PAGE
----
The UK is on the verge of a widespread and sustained moment of local innovation. A recent report from Public found that ‘UrbanTech’ – new digital technologies, provided by small, dynamic companies – has the potential to not only deliver faster, more user-centred local services for citizens, but may also provide an important solution in navigating the increasing budgetary pressure to be faced by councils in coming years.
But in what key areas are local councils currently innovating? In this article, we examine five new trends in UrbanTech and local innovation.
Imagine if when designing a new transport hub, local planners had access to years of traffic flow information, commuter patterns, air quality ratings, and lists of business and shops in the local area. Or that a care worker when referred a vulnerable child could instantly see the medical records, school reports and relevant family history or police reports. Advances in ‘joined up’ data allow these solutions and more, and the most digitally-savvy local authorities, such as Camden and GMCA, are already taking steps to toward employing a ‘big data’ approach.
Deploying an innovative data approach means scaling the challenge of fragmentation. As The Rise of UrbanTech highlights, “data about one citizen can exist on up to 30 separate databases with no unique identifier (such as a National Insurance number, passport or NHS number) to connect them.” However as the value of joined up approaches becomes increasingly apparent, more and more councils are investing in smarter approaches to data.
Alongside data management, councils capacity for gathering relevant data is also poised for a moment of sharp growth. IoT or ‘Internet of Things’ is a byword in public sector innovation for application such as sensors that can gather real time information on a relevant subject matter.
Councils, such as Milton Keynes, are already employing IoT devices to measure everything from moisture levels to the structural integrity of buildings. The increasing adoption of low cost sensors could even further accelerate local government’s ability to gather information – for themselves or from private sector providers – with a vast array of time & labour saving applications.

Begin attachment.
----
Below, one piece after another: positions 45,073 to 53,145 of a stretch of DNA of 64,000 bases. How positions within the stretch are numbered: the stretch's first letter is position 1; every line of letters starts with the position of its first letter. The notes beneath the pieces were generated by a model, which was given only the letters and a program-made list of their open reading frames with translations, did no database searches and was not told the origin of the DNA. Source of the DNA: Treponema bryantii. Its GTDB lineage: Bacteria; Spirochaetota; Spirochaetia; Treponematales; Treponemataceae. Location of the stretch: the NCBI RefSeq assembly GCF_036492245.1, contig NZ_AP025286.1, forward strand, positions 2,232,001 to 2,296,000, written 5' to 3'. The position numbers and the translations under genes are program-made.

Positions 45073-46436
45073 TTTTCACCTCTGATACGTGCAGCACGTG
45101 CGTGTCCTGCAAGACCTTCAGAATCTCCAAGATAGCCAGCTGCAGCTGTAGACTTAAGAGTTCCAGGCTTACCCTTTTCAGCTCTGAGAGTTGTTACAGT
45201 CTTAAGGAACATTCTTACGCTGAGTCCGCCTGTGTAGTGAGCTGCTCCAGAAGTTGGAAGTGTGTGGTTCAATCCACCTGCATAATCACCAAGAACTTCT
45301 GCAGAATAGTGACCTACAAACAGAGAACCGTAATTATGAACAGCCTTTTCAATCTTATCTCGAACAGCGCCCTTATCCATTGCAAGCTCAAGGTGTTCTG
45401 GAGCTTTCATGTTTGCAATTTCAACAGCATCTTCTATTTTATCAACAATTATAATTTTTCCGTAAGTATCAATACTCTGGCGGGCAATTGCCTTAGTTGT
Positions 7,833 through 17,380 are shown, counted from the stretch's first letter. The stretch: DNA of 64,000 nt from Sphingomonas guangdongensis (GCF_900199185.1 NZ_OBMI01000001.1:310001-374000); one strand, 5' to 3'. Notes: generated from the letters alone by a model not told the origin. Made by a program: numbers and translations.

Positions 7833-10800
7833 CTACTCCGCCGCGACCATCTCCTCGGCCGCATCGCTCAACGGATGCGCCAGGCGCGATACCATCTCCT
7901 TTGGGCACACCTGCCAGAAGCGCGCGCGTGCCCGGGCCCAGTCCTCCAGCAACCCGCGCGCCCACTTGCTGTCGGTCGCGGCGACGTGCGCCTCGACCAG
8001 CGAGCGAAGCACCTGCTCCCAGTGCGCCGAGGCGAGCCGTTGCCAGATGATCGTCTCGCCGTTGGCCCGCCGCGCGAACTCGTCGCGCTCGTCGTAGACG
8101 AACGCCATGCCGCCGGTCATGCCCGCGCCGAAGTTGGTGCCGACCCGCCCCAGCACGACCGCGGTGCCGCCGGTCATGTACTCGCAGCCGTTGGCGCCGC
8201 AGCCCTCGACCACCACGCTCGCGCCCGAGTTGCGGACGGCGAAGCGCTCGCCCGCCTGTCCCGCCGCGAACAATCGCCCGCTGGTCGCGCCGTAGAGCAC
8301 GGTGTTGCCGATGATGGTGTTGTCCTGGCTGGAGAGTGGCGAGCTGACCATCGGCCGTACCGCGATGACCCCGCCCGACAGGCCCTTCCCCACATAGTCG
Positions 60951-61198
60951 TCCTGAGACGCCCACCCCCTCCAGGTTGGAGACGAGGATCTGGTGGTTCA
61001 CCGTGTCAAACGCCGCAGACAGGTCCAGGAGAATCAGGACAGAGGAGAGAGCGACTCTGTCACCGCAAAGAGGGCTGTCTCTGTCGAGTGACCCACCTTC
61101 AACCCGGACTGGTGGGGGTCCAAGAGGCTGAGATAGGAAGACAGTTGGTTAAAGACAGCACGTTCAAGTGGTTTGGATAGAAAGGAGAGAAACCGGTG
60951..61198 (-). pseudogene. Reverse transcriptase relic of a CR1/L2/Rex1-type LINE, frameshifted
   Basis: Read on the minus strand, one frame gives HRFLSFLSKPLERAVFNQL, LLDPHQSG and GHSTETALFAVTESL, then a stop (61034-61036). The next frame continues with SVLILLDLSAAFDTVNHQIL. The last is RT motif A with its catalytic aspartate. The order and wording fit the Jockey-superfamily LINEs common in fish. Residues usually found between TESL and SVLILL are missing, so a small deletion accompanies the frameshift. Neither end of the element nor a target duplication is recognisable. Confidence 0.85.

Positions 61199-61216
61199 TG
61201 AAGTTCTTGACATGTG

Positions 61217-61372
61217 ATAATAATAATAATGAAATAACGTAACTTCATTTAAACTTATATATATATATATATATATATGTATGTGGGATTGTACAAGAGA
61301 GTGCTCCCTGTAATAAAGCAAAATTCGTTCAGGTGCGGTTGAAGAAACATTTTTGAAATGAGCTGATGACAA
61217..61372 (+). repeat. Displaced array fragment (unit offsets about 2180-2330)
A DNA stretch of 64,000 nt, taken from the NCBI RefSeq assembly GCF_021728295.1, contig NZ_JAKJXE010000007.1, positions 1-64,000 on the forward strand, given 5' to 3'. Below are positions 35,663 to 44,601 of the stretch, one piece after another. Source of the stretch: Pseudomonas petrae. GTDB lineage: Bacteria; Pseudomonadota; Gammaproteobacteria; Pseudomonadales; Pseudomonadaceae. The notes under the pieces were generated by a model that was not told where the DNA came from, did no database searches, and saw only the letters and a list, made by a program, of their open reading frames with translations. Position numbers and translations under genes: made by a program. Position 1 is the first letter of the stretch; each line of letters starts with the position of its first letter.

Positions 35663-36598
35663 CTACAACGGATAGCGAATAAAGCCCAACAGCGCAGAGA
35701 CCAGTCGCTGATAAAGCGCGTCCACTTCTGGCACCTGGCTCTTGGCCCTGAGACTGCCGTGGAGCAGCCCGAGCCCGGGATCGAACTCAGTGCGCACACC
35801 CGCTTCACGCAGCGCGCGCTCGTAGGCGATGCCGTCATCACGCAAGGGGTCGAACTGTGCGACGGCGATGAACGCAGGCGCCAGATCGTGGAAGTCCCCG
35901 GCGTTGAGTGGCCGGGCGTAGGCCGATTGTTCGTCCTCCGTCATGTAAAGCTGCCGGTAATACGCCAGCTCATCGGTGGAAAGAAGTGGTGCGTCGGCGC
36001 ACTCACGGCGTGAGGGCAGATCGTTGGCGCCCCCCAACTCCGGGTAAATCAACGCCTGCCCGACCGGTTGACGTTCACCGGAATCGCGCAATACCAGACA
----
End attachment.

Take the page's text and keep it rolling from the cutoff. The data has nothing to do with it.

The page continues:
User-centred design–the creation of products and services with the user in mind–is nothing new; and local councils are increasingly employing a ‘know your customer’ approach to digital initiatives. This attitude shift has lead local authorities to the incorporation of co-creation and prototype testing into design processes.
A string of software solution companies are increasingly working alongside local councils in providing services to rival private sector equivalents. Still more work needs to be done, but important strides are being made towards digital, user-centred local government.
Although artificial intelligence may not have reached Terminator or Her levels yet, its current application can play a major role in automating time-consuming, high-volume tasks. The government recently announced an Office for AI, and local councils such as Enfield are increasingly employing AI and machine learning to enhance services such as voice recognition.
Artificial intelligence can deliver accurate and increasingly sophisticated analysis faster. A recent report from Deloitte estimated that up to 85% of businesses could invest in AI by 2020 – local councils look set to be part of this transformation.
As diverse and increasingly sophisticated channels of communication emerge through digital technology, local councils are now looking for new means to engage with their citizens. Mobile reporting tools and customer service dashboards are allowing an ever increasing flow of information between service users and service providers. The result is better informed citizens and councils with a greater understanding of their constituents wants and needs.
The West Midlands Combined Authority and Public are currently searching for innovative citizen engagement solutions as part of the Urban Challenge. To find out more information, visit the Urban Challenge website.
This article was originally published here and was reposted with permission.